Lizard Talk is humorously and irreverently illustrated throughout, satirising capitalist science, medicine and the sinister inaction of the rich in the face of mass suffering: with images of lizards relaxing pulling on a hookah pipe; a vulture hunched over a microscope; to Danish physician Thomas Bartholin's 17th century engraving of a beaked plague doctor. Yet, these beastial historical figures are not simply fairy tales, but analogues to contemporary personages, capital's experts who seek to manage and direct plague towards those least able to defend themselves. Page 49 mentions one Dr. Anthony Fauci, director of the National Institute of Allergy and Infectious Diseases, announcing 'that the U.S. is planning to conduct largescale human experiments in Africa to test potential AIDS vaccines.' Dr Fauci is today, the US Government's 'top public health expert and a member of the national coronavirus taskforce'
Other information of interest is also brought in to develop a more contemporary reach. Sections of the pamphlet are divided by epigraphs from the annals of criminal and medical research attesting to the barbarity of medical research carried out without consent on prisoners and unknowing members of the public in the US during the 20th century. Several of these, particularly the accounts pertaining to prison, therefore cross over with another radical journal Midnight Notes members Peter Linebaugh and Monty Neill were involved in, NEPA News (the Newsletter of the New England Prisoners Association). A central reason for NEPA's formation was 'to attack the increasingly widespread use on prisoners of certain psychological and medical approaches including, but not limited to, behavior modification, chemo-therapy and psychosurgery.' These were a central threat to NEPA's organising efforts in prison, since the START program was often applied to militants in prison, especially along racialised lines
A major article by Monty Neill in NEPA News, Vol.2 No.1 January, 1974, pp.1–6a>, describes START (Special Treatment and Rehabilitation Training), a behaviour modification programme introduced in Illinois and being expanded across other states at that time. The article also details the extensive use of 'tranquilizer drugs', 'therapeutic drug treatment' and 'drug therapy' (prolixin) in prison, the article goes on to deal extensively with non-consenting application of neuro-surgery (surgery, electrodes and radiation). The programme within START is supported by UCLA's Neuropsychiatric Institute. In the same issue Jaan Laaman's article argues against 'special psycho-medical' prisons (p.12) and provides examples of how prison activists can block the introduction of such dangerous pseudo science into the prison context, e.g. The Adirondac Testing and Treatment Center in NY State was shut down due to public and legal pressure in 1974. A feature on Bridgewater Prison (the subject of Frederick Wiseman's film, Titicut Follies, 1967, thereafter banned in the State for 20 years) in NEPA News, Vol.2 No.5, June, 1974, p.13, covers the extensive forced medication, use of tranquilizers: specifically high doses of thorazine, stelazine and Milleril used to dose gay prisoner. `The same feature documents the research by a Dr Lawrence Razavi 'in an effort to prove that potential sexual offenders can be spotted through fingerprint patterns and genetic characteristics' (p.13). NEPA News Volume 2 No.11 'Shutdown Bridgewater' (p.2) features a brief discussion of 'forced medication and experiment' and 'Zombie Juice' (p.5) features a discussion of the side effects of Thorazine and Valium. 'American Cross' p.10 reproduces a letter demanding the harvesting of organs from prisoners in line with reduction of their sentence. 'Ban Guinea Pig Testing' by Flora Haas, p.11 and 18 Identifies prisons and companies active in carrying out medical testing on prisoners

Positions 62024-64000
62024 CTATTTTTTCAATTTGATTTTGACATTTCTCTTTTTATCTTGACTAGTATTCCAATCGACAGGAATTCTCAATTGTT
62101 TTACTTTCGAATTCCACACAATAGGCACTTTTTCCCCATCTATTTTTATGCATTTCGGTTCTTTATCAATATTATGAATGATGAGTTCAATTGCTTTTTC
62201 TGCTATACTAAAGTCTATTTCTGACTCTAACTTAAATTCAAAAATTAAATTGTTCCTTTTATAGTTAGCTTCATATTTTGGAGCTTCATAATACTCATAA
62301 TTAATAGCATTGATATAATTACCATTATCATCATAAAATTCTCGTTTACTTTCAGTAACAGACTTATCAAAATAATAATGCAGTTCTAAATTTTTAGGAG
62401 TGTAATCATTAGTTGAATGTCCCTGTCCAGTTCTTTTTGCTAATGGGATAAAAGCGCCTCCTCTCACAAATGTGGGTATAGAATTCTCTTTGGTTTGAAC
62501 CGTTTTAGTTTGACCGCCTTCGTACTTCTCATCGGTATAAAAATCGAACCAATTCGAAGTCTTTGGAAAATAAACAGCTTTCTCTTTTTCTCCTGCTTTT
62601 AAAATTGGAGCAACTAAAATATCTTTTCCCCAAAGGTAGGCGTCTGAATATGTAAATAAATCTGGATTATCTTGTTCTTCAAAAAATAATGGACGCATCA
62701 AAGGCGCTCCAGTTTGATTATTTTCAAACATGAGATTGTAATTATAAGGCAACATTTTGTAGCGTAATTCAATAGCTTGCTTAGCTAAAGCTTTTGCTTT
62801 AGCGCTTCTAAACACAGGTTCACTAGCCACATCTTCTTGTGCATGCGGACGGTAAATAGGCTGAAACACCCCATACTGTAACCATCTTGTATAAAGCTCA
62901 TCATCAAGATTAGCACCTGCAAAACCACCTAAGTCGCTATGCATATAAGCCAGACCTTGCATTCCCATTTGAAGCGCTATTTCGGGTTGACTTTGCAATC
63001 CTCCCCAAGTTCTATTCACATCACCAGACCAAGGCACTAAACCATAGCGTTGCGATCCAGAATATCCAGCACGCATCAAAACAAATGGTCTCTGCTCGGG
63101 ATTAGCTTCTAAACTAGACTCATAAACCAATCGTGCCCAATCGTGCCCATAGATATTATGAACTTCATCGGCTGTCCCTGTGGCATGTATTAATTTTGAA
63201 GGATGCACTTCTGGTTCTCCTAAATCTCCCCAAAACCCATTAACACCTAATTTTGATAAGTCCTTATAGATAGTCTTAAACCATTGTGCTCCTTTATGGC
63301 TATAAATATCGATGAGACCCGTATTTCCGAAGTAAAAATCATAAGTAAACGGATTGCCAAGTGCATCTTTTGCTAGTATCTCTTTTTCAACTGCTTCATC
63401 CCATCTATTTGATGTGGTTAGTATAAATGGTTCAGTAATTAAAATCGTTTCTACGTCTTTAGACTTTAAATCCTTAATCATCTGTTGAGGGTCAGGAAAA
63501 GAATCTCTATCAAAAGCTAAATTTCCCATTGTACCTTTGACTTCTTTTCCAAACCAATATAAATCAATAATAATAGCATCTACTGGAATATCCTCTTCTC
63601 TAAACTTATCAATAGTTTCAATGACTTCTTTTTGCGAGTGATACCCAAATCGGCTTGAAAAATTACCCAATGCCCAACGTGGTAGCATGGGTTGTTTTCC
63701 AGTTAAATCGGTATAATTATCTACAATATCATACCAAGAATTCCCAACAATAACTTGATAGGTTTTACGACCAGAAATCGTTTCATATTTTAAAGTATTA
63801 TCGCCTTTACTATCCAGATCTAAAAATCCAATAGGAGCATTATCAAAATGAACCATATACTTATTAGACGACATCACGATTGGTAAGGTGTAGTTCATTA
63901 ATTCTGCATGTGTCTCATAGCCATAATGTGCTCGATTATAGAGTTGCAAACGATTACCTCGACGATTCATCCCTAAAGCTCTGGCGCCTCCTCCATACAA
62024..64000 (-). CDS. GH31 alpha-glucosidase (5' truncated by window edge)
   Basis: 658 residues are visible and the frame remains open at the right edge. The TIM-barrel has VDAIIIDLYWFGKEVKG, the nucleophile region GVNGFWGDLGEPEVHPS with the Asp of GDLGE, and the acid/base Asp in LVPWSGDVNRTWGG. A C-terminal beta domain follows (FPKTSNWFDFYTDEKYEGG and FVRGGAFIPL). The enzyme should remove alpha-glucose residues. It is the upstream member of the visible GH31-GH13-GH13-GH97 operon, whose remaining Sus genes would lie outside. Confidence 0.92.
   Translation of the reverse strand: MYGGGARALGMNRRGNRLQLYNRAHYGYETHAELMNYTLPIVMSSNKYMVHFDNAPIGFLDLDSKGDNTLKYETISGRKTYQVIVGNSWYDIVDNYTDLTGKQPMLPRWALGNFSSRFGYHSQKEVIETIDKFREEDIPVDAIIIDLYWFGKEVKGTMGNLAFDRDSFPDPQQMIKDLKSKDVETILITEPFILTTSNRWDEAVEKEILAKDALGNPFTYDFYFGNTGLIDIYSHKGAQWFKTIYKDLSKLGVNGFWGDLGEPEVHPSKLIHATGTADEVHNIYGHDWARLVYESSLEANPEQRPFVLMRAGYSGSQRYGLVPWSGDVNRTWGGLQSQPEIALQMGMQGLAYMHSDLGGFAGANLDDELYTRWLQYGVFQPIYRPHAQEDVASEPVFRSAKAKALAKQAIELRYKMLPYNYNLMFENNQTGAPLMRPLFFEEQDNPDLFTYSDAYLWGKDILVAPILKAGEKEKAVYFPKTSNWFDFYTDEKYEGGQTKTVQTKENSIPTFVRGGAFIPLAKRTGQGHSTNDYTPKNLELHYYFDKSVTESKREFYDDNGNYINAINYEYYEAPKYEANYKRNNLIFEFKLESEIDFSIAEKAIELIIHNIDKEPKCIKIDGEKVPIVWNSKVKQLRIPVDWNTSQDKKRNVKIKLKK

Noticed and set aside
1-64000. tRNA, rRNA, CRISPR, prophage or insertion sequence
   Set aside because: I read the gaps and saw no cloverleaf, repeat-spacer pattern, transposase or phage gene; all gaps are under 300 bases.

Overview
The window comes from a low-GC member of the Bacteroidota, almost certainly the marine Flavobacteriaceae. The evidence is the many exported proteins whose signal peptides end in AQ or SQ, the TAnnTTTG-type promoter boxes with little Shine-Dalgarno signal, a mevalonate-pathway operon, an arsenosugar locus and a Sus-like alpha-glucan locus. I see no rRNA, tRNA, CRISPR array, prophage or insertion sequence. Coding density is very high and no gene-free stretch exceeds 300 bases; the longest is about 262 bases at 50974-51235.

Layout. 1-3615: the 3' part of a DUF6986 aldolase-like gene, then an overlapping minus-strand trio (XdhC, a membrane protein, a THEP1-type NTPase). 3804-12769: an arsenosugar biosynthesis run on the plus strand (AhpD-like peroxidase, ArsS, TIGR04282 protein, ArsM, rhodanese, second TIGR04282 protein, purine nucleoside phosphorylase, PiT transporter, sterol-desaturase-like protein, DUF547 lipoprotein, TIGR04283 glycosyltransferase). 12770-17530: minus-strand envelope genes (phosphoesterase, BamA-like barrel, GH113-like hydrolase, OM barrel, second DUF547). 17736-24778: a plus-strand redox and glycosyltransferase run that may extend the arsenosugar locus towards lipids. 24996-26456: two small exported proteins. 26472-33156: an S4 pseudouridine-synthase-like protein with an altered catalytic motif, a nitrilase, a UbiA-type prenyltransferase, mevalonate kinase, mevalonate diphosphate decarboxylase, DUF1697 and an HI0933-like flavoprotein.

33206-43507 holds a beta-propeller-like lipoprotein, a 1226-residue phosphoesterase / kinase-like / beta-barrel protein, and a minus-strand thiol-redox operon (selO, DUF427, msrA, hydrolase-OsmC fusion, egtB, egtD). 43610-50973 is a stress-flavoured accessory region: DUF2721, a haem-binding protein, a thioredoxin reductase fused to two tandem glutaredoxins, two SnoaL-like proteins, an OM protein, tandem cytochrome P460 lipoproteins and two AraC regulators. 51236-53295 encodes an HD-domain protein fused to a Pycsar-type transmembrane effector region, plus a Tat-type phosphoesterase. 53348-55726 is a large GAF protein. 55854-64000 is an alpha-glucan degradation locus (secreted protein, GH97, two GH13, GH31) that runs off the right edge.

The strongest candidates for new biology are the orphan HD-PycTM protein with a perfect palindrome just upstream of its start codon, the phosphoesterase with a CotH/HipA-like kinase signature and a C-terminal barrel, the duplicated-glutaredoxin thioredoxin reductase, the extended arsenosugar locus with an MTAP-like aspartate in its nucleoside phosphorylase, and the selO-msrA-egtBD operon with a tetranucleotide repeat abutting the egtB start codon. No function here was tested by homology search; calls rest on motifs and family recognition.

Cartoon satirising the Tuskegee Study of Untreated Syphilis in the Negro Male reproduced in Lizard Talk (1989)
Lizard Talk closes, reflecting on the obscene violence of both medical experimentation and denial of treatment carried out for 40 years under the Tuskegee Study of Untreated Syphilis in the Negro Male, a study which involved actively infecting about 600 Afro-American men and allowing the disease to spread unchecked through the population. Arguing that we must develop 'our own lizard talk against the controlled, selective, and secretive knot-heads who manage our illnesses in the pretence of our health' (p.52) 'We have learned from our history that the more we commingle and converse, the more we eat each others food, sleep with each other, and deal with one another's shit, the stronger we become. We have learned from our history that the microparasites that destroy us appear as godsends to the macroparasites, until they threaten, or until we threaten, to get 'out of control.' We have learned from our history that the macroparasites need us both for their wealth and power and for their health. That is why we developed lizard talk to begin with. They can no longer prod~ce those genocidal microparasites without paying a price of such social disorder that we must take power ourselves for justice's and our own lives' sake.'
Publications: Midnight Notes, NEPA News, ACT UP Reports, Richard C. Chirimuuta; Rosalind J. Chirimuuta, Aids. Africa and Racism, London: Free Association Books, 1989, William H. McNeill, Plagues and Peoples (Doubleday, 1976)
Events: AIDS Crisis, Biblical Plagues, Indian Mutiny, Influenza Pandemic (1918), Covid-19 Pandemic (2020), Spitless Sunday, Tuskegee Study of Untreated Syphilis in the Negro Male
Related People: Peter Linebaugh, Silvia Federici, George Caffentzis, Monty Neill, Zora Neale Hurston, Charles Marks, William H. McNeill, Joachim of Fiore, Abiezer Coppe, Peter Tosh, Bob Marley, Aimé Césaire, Edgar Allan Poe, Robert Graves, Katherine Anne Porter, Fred Gray
Non-Allied People: Norman Longmate, Stephen Jay Gould, Boccaccio, Daniel Defoe, Thucydides, Richard Allen, Absalom Jones, Edwin Chadwick, Thomas Malthus, Charles Rosenberg, Cotton Mather, Mark Twain, Henry Cabot Lodge, Thomas Bartholin (illustrator)
Tactics: Strikes, Revolution, History from Below, Work Refusal, Prison Abolition, Health Activism
Places: The Five Points (New York), Baltimore, Marseille, Bengal, Philadelphia, Boston, Macon County, Alabama, Tuskegee, Haiti.
tags: Covid-19, AIDS, Sans Culottes, Plague, Public Health